Wednesday, December 3, 2008


(Captions below pictures) Oh man, so I’m sorry, I know that you have all been waiting patiently for me to say something about Ecuador. This was mostly brought to my attention by my parents asking if I am in fact alive. Well, I am alive and I can’t believe it is December already! I’ve been in site for five weeks now, though it feels like I just got here. I love my site and I love my work, so much that I just plain forget to go online sometimes.

My site is in southern Ecuador, on the Peruvian border. It is hot and dry (though I hear that it is hot and humid for part of the year, too) and under 200m above sea level! What a change, there is a wide variety of plants and animals (no llamas though) here and sometimes I don’t even sleep with a blanket.
I like going to the communities here because of the dry tropical forest preserve. There are these cool trees called Ceibas which undergo photosynthesis in the trunk and branches, too, making the tree green all over. I love love LOVE the campo.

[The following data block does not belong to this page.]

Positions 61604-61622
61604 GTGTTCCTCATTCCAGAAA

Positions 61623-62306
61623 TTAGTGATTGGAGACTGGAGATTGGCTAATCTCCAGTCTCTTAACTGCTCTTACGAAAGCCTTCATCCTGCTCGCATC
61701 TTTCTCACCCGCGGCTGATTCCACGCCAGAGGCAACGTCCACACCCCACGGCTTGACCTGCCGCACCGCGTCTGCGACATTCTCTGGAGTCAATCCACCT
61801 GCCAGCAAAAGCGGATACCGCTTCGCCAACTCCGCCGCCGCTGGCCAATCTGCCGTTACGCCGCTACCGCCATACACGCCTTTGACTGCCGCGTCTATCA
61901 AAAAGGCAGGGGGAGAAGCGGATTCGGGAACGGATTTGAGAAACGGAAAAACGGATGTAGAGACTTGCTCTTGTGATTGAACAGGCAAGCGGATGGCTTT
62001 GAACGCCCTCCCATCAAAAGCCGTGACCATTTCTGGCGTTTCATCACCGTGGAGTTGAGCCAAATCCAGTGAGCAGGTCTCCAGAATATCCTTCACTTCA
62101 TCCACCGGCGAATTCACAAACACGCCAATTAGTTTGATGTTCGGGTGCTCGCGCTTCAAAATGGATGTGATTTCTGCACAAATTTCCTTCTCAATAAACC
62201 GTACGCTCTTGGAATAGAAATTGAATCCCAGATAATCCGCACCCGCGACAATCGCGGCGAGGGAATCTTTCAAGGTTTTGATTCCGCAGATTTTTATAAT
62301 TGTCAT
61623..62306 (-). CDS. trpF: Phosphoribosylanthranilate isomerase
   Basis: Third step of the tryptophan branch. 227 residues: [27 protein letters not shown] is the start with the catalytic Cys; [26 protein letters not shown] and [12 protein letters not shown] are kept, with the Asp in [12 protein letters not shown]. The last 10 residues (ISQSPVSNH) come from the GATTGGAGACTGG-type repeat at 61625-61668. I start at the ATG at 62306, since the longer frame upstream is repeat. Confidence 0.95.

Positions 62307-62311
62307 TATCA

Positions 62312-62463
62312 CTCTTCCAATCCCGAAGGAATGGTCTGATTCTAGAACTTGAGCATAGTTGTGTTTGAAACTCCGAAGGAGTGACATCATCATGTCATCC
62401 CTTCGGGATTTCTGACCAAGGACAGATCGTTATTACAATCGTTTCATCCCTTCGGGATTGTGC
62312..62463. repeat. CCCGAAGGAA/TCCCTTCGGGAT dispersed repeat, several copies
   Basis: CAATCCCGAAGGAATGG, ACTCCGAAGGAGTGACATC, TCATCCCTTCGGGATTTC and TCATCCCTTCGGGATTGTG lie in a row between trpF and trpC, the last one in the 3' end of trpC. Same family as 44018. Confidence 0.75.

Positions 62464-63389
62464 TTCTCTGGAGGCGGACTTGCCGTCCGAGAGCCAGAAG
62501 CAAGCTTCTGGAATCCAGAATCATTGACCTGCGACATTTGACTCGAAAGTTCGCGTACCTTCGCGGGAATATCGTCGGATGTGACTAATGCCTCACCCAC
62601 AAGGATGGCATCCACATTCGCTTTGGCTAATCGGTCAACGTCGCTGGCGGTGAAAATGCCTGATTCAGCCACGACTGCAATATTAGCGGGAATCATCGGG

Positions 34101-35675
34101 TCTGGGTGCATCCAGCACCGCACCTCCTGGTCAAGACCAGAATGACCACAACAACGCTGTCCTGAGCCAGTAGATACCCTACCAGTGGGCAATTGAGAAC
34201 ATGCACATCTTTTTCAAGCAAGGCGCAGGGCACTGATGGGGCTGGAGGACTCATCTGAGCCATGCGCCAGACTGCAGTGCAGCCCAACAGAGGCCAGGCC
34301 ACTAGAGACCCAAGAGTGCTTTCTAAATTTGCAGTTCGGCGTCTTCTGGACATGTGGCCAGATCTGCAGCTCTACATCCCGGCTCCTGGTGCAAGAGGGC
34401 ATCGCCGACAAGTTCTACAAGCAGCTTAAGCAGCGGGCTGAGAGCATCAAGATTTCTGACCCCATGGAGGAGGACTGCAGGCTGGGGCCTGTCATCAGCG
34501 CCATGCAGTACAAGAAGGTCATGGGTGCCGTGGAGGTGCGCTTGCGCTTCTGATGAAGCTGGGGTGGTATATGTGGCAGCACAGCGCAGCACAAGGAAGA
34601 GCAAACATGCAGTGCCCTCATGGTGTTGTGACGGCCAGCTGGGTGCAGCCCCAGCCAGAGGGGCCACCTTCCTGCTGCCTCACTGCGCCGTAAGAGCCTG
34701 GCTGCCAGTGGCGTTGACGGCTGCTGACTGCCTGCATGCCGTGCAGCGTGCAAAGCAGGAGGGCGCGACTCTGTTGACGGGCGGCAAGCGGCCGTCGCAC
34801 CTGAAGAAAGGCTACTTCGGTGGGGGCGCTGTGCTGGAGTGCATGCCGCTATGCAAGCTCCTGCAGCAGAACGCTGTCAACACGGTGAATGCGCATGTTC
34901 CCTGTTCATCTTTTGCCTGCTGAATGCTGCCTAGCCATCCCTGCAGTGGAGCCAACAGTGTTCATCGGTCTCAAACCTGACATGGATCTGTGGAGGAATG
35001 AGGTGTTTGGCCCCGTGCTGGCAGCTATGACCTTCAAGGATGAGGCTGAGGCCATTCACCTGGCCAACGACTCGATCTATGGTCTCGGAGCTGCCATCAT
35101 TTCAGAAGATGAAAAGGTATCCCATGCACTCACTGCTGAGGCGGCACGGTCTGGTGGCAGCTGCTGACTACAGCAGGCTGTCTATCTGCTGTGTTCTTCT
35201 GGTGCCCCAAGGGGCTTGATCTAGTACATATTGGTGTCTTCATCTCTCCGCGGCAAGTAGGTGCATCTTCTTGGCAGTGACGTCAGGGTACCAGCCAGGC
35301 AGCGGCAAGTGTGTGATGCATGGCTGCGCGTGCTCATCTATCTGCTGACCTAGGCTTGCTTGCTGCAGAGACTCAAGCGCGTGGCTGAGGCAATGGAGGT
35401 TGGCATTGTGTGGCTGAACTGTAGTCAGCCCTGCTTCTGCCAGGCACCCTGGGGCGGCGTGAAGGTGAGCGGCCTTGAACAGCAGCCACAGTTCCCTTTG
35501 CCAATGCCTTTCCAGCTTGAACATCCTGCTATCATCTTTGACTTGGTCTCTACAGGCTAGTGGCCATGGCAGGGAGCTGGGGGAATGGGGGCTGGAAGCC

Lindsay and I with a Ceiba

It´s freakin´ BEAUTIFUL here!

Town is super lujo (luxurious). I have a hot (electric) shower and a modern mattress. My “host family” consists of a 50-something divorced woman (Jhonny) who owns a snack shop and her 24-year-old helper (Ursula). We’re more just like roommates and so far things have been great.

Ursula is the furthest left and Jhonny is the one in the middle next to Romulus.

I have my space when I need it, company when I want it and all the modern comforts a girl could ask for. The town is about the same size as Mach but more modern. We have small grocery stores which carry about everything I could want and this really great market on Friday mornings where I buy produce for the week. The food here is fantastic.
Market spoils